Elderly men and women practice tai chi in the early morning at an open area in front of Ye Chun Teahouse, a popular eatery in Yangzhou, Jiangsu province. [Photo by OWEN FISHWICK/CHINA DAILY]
The first food to arrive is tanggansi, or shredded tofu in soup. The thoroughly enticing dish of thin-sliced tangles of tofu looks like a mini mountain, floating in a lake of boiling broth, adorned with small shrimp snowflakes. It's salty and slightly umami taste is right up my street.
The next dish is sandingbao, or three-diced bun. This looks more familiar to me, seemingly just a baozi, a soft steamed bun with some sort of filling - a particular breakfast favorite of mine, I might add. But sandingbao is no ordinary baozi: stuffed with sliced pork, chicken and bamboo shoots, then steamed and served. Ye Chun's soft dough is made even softer from the use of a traditional method of fermentation, which I'm told is a trade secret.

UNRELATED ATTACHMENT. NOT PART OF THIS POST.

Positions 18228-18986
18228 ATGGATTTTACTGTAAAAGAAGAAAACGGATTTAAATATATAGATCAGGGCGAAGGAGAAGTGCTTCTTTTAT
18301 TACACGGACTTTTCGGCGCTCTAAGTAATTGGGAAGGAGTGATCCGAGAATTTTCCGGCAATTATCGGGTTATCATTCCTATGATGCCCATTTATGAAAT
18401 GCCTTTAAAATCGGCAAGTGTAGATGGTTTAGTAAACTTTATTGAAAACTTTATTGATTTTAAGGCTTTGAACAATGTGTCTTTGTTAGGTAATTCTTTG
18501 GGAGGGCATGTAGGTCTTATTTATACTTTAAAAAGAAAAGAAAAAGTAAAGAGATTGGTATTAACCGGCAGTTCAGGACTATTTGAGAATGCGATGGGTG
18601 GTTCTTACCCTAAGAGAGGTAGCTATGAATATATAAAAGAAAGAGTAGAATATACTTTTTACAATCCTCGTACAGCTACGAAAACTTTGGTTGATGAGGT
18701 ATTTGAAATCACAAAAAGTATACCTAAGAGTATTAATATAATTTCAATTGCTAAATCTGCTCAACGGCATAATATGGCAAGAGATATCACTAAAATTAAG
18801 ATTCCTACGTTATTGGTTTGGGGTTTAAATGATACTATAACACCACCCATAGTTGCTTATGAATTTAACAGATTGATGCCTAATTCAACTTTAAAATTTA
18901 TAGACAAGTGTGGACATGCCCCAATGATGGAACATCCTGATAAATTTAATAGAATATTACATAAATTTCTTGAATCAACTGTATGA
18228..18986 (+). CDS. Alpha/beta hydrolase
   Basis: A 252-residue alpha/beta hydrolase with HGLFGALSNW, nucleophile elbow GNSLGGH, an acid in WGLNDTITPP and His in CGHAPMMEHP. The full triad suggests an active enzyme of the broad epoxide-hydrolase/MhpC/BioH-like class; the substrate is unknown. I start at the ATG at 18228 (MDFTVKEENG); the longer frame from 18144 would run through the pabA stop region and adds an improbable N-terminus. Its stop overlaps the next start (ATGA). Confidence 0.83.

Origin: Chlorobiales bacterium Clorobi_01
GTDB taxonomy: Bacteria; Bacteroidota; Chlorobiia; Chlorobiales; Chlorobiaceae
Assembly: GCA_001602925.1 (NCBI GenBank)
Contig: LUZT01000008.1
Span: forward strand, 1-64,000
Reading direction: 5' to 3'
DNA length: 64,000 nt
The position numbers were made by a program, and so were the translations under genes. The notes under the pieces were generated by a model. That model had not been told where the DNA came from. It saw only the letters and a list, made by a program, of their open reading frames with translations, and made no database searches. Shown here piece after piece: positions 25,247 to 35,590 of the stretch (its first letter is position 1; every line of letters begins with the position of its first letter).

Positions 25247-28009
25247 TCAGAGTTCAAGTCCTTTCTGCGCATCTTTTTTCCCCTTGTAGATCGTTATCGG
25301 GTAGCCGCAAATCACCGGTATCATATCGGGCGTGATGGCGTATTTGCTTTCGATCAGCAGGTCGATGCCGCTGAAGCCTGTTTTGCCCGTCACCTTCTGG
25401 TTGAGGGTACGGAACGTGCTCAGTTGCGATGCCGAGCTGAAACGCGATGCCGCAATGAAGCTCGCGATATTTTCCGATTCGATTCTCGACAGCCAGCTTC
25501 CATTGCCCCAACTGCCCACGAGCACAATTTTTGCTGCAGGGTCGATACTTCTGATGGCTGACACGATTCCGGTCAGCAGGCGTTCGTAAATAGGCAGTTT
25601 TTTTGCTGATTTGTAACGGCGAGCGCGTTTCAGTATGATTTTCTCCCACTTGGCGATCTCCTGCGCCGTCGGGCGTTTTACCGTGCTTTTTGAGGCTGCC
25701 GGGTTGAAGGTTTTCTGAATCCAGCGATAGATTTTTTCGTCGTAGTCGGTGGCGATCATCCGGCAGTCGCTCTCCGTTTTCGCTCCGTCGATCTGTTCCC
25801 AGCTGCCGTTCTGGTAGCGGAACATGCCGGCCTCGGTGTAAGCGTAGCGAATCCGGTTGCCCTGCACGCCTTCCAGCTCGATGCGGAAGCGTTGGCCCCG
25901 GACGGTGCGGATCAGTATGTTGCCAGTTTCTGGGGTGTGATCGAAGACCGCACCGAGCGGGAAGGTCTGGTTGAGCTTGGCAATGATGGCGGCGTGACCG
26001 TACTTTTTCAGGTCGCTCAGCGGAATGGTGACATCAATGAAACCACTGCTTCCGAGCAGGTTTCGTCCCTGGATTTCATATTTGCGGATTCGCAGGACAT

The final dish to arrive is what I have been secretly waiting for all morning, xiehuang tangbao, or crab-roe soup dumpling. Appearing on a stout pedestal and looking more like a cocktail than a breakfast snack, it is only apt that this dish comes with a straw. Staring up at me is a large bag or pouch made of the thinnest of thin dough. Inside the delicate orb is a fresh and fragrant crab roe soup.
Now, every soup I have ever had has come in a bowl and swiftly moved, via a spoon, to my mouth or down my shirt - not in a small bag. This is where the straw comes in. By carefully piercing the skin of the dough you are able to slowly suck the delicious crab contents from within. This dish is truly a delight to behold and well worth a wait its fresh, aromatic flavor pervades the palate, leaving me with a sweet aftertaste.
After filling my belly and feeling utterly content with my delicious meal, I ascend the steps and look back down on the courtyard full of people still queuing to get a taste of what I'd just had.
As I walk to work, the morning sun crests the tops of the trees in the distance and it dawns on me why so many people wake up every day for Yangzhou's zaocha. I think I'll start getting up early more often.